Several later studies have provided greater depth in understanding the process of social integration. Moreover, from a psychological perspective, I appreciate theories like the ones below because they give me a greater understanding of the process that leads to a characteristic like social integration, rather than merely an observation that its presence is correlated with success.
Again, keep in mind that social integration is incredibly complex. Moreover, it's likely to vary from student to student, and perhaps more importantly, function differently for students from traditionally underserved populations (more on that later). All that said, here are a few studies that shed light on understanding students social progression in college:
Bollen and Hoyle (1990) proposed the concept of “perceived cohesion” to explain an individual's attachment to a group. Their model included two factors: “feelings of morale,” which referred to a positive or negative attitude about the group as a whole, and “sense of belonging,” which referred to an individual's perceived relationships with members of the group.
Elliot, Kao, and Grant (2004) proposed the construct of “mattering” to explain an individual’s relationship to a group. In their model, mattering consisted of three components: awareness (“I am the object of others’ attention”), importance (“I am the object of others’ concern”), and reliance (“Others look to me”).
France, Finney, and Swerdzewski (2009) integrated these and other theories with a specific focus on the adjustment of college students. In defining “university attachment,” the authors referred to “group attachment” (affiliation with the college/university itself) and “member attachment” (affiliation with the people within the college/university).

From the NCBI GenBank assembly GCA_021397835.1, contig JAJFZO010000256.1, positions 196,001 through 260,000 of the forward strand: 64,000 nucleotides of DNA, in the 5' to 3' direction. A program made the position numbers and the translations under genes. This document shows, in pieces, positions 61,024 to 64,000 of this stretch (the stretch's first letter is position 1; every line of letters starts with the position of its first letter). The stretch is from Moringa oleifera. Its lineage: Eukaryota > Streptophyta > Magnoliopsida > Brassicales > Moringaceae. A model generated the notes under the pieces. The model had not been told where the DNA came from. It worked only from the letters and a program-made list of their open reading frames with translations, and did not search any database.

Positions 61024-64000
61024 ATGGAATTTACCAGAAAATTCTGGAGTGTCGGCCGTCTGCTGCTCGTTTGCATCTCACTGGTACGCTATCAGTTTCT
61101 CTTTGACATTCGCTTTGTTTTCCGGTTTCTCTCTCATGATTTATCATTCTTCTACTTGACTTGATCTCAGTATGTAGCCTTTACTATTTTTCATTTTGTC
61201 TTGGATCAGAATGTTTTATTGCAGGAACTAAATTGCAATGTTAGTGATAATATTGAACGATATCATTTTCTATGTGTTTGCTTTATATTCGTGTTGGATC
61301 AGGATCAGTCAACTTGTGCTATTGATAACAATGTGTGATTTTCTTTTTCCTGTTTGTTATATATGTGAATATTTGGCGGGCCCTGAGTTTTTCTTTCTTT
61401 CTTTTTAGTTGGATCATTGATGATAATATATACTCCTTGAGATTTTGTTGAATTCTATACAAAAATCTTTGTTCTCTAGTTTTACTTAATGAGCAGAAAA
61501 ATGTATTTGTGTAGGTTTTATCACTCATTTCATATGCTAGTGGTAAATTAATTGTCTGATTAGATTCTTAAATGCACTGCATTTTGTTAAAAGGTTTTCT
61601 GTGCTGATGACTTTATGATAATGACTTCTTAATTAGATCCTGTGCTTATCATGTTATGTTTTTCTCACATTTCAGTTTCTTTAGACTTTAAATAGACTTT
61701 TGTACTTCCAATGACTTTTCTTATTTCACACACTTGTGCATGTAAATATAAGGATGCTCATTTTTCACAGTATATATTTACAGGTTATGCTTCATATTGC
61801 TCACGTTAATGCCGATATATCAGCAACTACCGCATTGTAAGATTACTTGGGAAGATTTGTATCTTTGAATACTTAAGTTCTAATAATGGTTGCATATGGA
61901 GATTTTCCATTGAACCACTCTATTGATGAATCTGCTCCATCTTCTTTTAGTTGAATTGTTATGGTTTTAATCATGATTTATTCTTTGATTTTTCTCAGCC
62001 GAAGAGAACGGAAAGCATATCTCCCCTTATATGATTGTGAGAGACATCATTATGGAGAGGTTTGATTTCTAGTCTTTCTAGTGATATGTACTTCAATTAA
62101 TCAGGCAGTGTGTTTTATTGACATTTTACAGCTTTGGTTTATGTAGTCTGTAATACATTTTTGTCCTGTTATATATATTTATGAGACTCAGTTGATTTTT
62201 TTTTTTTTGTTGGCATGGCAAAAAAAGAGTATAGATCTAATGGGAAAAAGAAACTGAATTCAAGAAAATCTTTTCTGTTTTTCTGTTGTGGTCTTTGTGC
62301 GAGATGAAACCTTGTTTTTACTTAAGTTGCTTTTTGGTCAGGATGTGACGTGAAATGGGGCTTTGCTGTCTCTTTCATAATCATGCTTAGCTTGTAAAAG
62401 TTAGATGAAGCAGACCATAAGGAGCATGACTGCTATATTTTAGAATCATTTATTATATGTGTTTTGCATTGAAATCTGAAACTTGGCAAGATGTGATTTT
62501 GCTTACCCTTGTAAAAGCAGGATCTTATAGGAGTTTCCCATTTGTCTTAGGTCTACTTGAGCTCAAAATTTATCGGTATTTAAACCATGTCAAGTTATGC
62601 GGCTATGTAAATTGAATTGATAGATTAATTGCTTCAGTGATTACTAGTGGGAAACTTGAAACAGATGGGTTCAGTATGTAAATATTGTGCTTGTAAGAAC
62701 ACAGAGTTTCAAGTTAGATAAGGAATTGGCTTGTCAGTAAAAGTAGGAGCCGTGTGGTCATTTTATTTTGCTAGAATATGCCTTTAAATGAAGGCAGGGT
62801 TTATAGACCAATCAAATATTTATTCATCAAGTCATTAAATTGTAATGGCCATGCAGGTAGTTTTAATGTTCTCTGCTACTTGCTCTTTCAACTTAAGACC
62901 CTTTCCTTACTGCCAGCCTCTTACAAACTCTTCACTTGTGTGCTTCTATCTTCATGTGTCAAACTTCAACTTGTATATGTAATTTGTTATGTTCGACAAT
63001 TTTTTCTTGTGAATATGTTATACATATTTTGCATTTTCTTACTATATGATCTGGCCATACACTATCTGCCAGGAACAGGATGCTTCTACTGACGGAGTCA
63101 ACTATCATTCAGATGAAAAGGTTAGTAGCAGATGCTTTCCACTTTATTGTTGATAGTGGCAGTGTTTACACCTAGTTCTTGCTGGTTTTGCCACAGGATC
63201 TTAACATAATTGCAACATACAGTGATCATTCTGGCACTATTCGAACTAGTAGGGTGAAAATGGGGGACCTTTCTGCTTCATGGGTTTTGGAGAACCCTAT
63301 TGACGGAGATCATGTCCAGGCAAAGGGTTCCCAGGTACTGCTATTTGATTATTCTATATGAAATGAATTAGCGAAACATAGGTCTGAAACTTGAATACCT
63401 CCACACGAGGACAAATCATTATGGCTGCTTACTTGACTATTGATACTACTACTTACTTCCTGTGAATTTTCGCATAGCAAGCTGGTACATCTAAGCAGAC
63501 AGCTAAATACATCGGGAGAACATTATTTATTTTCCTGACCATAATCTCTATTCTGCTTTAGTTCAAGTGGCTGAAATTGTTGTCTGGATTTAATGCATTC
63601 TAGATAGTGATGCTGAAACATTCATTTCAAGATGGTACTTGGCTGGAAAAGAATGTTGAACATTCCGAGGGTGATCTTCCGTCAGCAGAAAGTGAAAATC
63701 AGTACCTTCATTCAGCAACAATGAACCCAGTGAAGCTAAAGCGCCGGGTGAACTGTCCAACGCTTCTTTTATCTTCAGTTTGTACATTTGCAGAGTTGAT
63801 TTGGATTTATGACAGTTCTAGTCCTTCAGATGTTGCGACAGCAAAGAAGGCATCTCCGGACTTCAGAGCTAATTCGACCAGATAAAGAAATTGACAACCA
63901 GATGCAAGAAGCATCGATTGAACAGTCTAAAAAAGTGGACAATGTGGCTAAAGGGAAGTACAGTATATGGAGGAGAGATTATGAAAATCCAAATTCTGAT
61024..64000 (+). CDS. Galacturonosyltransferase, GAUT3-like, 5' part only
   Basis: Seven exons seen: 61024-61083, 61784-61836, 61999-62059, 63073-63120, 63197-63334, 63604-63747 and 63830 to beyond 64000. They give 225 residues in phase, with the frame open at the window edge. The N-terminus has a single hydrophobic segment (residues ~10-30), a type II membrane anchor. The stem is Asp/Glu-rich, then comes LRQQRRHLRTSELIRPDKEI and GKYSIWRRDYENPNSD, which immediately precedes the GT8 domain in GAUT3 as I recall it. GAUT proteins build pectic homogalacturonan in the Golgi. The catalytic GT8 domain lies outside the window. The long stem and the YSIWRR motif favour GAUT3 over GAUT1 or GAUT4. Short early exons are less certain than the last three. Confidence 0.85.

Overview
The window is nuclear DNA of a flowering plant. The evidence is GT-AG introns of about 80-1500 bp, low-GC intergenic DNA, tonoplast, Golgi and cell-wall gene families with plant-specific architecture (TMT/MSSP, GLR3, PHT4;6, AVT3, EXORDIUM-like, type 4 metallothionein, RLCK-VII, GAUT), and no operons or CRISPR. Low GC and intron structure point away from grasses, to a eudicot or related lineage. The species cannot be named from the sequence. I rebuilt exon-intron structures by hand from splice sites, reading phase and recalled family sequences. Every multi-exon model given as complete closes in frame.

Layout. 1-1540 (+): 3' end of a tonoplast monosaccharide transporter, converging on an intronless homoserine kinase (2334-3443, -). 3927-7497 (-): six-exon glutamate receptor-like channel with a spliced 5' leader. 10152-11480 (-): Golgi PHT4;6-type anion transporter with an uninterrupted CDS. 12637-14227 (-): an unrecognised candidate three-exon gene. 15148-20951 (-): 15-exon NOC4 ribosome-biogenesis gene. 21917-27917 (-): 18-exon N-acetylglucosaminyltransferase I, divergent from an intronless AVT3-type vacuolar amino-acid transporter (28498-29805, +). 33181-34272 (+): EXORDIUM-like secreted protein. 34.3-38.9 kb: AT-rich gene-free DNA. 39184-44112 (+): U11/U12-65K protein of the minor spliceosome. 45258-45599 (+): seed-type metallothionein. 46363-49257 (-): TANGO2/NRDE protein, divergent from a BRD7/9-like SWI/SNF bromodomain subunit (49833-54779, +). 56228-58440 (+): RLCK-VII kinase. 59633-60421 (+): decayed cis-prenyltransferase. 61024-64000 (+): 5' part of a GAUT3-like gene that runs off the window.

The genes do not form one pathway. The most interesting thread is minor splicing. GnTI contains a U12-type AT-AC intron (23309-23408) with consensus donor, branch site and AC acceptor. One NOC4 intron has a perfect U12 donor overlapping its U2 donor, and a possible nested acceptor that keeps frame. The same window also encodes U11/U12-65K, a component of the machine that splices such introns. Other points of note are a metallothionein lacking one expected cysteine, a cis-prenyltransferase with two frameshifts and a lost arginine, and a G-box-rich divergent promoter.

So what do we learn from all this? I think there are a few key take-aways. As always, it's important to parse out the terminology. While you will find a lot of variance in the way terms are used, it's good to have some framework and understanding of the underlying similarities and differences of various phenomena.
For example, when I think of "social integration" (to use Tinto's term), it's really a broad process that includes attitudinal, behavioral, and emotional components. Certainly, it helps guide our thinking, but from an assessment perspective, it's a little too complex to examine in a single metric.
To me, "social engagement" refers to the behavioral aspect of social integration. When students interact with each other, participate in clubs and organizations, or even wear apparel from the institution, they are demonstrating social engagement. If we were building a survey tool, this might be the easiest to examine, but it probably comes last in the sequence of development. Yet it's likely a lagging indicator when it comes to retention. Sure, students who are socially engaged are likely to be socially integrated and thus more likely to persist, but by the time we observe a lack of social engagement, it might just be too late.